I’m sure that they could have come up with something a little less like a mini-game and more in keeping with the game’s combat mechanics for submissions. I found it quite jarring to move my focus from the fighters to a superimposed shape overlaying the action in the ring.
As you would expect, being an EA Sports game, the presentation in UFC is second to none.
The game has been developed closely with Zuffa LCC, the owners of UFC; the result is a package that is packed full of videos and cross-promotions that’s going to really appeal to fans and provide an interesting introduction to the people and characters that make up the Ultimate Fighting Championship.
All the Pro fights have a TV style presentation complete fighter intros, commentary and post-match highlights.
The game’s Career mode put players as contestants the Fox Sports Ultimate Fighter TV show complete with live action cut scenes.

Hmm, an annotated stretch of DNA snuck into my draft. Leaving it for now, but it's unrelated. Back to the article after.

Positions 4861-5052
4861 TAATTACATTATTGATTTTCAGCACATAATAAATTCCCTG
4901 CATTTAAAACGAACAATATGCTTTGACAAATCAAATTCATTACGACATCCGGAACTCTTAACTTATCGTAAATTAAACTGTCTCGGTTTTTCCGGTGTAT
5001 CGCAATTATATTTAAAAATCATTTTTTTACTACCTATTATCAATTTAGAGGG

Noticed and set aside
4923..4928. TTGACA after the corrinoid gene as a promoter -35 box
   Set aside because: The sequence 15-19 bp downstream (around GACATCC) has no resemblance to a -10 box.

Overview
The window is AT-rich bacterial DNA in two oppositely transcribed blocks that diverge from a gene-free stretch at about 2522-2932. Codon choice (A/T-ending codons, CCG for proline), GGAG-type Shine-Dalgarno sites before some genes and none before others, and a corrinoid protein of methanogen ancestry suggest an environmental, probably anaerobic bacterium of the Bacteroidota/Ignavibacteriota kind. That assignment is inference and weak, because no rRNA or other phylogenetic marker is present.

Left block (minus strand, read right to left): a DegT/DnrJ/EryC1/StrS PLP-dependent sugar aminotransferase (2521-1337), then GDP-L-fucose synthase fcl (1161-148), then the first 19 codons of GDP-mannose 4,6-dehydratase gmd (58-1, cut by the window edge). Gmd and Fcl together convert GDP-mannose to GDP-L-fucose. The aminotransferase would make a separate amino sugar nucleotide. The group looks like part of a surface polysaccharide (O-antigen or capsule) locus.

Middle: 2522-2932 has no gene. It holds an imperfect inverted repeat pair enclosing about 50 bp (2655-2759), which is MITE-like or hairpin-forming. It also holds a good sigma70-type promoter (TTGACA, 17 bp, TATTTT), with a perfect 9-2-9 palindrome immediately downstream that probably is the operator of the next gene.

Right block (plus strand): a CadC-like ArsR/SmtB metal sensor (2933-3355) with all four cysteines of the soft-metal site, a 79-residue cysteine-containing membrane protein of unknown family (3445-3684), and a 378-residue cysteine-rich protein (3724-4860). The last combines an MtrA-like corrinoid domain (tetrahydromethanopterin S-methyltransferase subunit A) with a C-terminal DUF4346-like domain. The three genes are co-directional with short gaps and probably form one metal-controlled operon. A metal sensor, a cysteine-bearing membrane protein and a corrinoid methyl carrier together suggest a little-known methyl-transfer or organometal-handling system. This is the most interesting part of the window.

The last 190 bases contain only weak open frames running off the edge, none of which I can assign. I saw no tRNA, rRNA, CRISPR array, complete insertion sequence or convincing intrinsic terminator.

EA Sports UFC is the first EA Sports game to be developed exclusively for the current-gen and if the visuals of the game are anything to go by we are in for a real treat. UFC looks bloody amazing.
Some animation transitions are a little odd, but I imagine they are unavoidable consequence of having responsive controls; a real UFC fighter doesn’t spam kicks and doing carry on punching in thin air when their opponent is on the ground. I’d also say that these iffy animations are made even more jarring because of the hyper-realistic visuals that we are presented with 99% of the time.
If you’ve played the likes of FIFA or NFL, the front end will be very familiar with a customised home screen highlighting your last game mode and a selection of other options to get you started.